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Book part
Publication date: 11 November 2014

Mariannunziata Liguori, Mariafrancesca Sicilia and Ileana Steccolini

The study contributes to the literature on public value and performance examining politicians’ and managers’ perspectives by investigating the importance they attach to…

Abstract

Purpose

The study contributes to the literature on public value and performance examining politicians’ and managers’ perspectives by investigating the importance they attach to the different facets of performance information (i.e. budgetary, accrual based- and non-financial information (NFI)).

Design/methodology/approach

We survey politicians and managers in all Italian municipalities of at least 80,000 inhabitants.

Findings

Overall, NFI is more appreciated than financial information (FI). Moreover, budgetary accounting is preferred to accrual accounting. Politicians’ and managers’ preferences are generally aligned.

Research limitations/implications

NFI as a measure of public value is not alternative, but rather complementary, to FI. The latter remains a fundamental element of public sector accounting due to its role in resource allocation and control.

Practical implications

The preference for NFI over FI and of budgetary over accruals accounting suggests that the current predominant emphasis on (accrual-based) financial reporting might be misplaced.

Originality/value

Public value and performance are multi-faceted concepts. They can be captured by different types of information and evaluated according to different criteria, which will also depend on the category of stakeholders or users who assesses public performance. So far, most literature has considered the financial and non-financial facets of performance as virtually separate. Similarly, in the practice, financial management tends to be decoupled from non-financial performance management. However, this research shows that only by considering their joint interactions we can achieve an accurate representation of what public value really is.

Details

Public Value Management, Measurement and Reporting
Type: Book
ISBN: 978-1-78441-011-7

Keywords

Article
Publication date: 4 October 2021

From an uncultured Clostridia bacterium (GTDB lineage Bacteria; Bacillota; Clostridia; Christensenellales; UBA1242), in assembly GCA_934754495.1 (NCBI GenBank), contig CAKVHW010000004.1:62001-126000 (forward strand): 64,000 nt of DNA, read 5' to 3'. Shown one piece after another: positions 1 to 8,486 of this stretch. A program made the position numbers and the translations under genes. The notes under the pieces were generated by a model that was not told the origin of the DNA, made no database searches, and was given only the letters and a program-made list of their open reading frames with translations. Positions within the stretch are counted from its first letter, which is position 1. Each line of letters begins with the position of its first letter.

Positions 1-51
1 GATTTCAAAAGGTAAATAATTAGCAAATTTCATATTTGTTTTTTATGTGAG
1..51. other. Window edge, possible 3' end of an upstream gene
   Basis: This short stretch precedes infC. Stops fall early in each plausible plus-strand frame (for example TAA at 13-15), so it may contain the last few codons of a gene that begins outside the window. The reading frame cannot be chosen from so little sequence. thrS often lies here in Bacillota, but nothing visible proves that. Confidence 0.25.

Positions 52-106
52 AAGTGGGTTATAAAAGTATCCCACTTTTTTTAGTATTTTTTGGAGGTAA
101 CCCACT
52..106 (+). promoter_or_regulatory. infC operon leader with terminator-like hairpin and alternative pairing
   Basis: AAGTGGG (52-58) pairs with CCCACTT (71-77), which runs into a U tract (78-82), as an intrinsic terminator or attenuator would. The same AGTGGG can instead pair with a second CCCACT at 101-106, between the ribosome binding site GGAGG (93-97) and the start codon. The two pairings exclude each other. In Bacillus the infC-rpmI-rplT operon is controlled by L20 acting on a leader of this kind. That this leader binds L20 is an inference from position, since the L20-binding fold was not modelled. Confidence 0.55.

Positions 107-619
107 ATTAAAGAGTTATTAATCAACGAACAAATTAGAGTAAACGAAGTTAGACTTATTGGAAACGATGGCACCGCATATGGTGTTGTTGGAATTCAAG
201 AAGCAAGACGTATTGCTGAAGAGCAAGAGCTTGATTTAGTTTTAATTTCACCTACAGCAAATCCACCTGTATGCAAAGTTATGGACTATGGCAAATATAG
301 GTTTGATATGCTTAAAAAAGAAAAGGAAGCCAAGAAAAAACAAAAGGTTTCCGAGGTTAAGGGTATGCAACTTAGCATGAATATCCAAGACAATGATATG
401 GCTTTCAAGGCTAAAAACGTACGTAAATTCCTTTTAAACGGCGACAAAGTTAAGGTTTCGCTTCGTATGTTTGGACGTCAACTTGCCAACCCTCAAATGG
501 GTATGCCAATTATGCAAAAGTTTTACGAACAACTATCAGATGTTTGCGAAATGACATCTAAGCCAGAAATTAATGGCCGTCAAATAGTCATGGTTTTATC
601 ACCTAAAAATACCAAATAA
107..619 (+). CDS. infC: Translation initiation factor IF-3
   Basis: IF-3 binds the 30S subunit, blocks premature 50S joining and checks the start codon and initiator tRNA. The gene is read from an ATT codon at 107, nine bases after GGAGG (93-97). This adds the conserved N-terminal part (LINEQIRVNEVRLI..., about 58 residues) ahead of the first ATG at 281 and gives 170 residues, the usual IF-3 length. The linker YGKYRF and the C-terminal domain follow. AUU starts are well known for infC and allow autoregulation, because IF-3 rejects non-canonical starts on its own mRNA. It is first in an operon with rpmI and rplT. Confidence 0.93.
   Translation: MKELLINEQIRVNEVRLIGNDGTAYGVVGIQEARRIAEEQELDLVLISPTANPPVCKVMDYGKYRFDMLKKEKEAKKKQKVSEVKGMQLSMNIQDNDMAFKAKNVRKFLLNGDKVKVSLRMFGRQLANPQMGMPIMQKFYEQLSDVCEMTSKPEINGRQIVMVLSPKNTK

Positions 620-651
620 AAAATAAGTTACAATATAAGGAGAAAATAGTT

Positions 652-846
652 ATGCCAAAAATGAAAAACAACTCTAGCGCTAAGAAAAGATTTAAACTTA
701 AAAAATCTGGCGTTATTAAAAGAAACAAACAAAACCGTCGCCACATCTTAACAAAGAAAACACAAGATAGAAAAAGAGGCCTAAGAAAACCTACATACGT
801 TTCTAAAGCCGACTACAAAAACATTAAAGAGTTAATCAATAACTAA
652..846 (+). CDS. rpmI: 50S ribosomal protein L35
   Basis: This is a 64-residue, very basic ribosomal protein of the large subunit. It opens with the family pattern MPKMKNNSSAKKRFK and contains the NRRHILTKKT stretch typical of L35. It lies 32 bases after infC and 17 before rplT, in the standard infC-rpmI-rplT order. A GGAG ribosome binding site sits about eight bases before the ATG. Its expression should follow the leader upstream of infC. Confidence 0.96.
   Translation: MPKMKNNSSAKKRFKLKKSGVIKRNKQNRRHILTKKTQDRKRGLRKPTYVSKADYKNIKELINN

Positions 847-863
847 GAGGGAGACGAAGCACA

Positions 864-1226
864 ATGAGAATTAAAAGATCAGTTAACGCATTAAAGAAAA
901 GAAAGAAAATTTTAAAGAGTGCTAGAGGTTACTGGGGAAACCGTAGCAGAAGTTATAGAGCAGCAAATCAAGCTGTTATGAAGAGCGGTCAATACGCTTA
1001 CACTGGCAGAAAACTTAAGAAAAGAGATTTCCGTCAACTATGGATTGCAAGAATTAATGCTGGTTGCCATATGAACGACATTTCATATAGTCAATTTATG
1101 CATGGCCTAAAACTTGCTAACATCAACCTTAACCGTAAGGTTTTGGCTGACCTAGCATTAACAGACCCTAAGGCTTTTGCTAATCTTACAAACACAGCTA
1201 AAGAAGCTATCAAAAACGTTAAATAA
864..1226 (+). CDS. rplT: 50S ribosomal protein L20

Carolyn Jia’En Lo, Yelena Tsarenko and Dewi Tojib

Corporate scandals involving senior executives plague many businesses. Although customers and noncustomers may be exposed to news of the same scandal, they may appraise…

Abstract

Purpose

Corporate scandals involving senior executives plague many businesses. Although customers and noncustomers may be exposed to news of the same scandal, they may appraise dimensions of the transgression differently, thereby affecting post-scandal patronage intentions. The purpose of this study is to investigate whether and how consumer-firm affiliation affects future patronage intentions by examining nuances in customers’ vs noncustomers’ reactions toward the transgressor’s professional performance and immoral behavior.

Design/methodology/approach

Four between-subjects experimental studies were used to test whether performance-relevant and/or immorality-relevant pathways drive customers’ vs noncustomers’ post-scandal patronage intentions. The results were analyzed using analysis of variance, parallel mediation and serial mediation.

Findings

The results demonstrate that performance judgment, and not immorality judgment, drive the relationship between consumer-firm affiliation and post-scandal patronage intentions (Study 1a), regardless of the order of information presented (Study 1b). Customers form more positive performance judgments because they give more weight to performance-related information (Study 2), demonstrating a sequential effect of consumer-firm affiliation on post-scandal patronage intentions only through the performance-relevant, and not immorality-relevant, pathway (Study 3).

Research limitations/implications

This research contributes to the literature on social distance and moral judgments. Future research should examine other deleterious outcomes such as brand sabotage and negative word-of-mouth, as well as potential moderators including repeated transgressions and prevalence of the infraction in other firms.

Practical implications

This research offers important nuances for understanding how performance and immorality judgments differentially operate and affect post-scandal patronage intentions. The findings highlight the strategic value of communicating the leader’s performance (e.g. professional contributions) as a buffer against potential declining patronage.

Originality/value

Offering new insights into the extant literature and lay beliefs which contend that harsh moral judgment reduces patronage intentions, this research uncovers why and how exposure to the same scandal can result in varying moral judgments that subsequently influence patronage intentions. Importantly, this research shows that the performance-relevant pathway can explain why customers have higher post-scandal patronage intentions compared to noncustomers.

Details

European Journal of Marketing, vol. 55 no. 12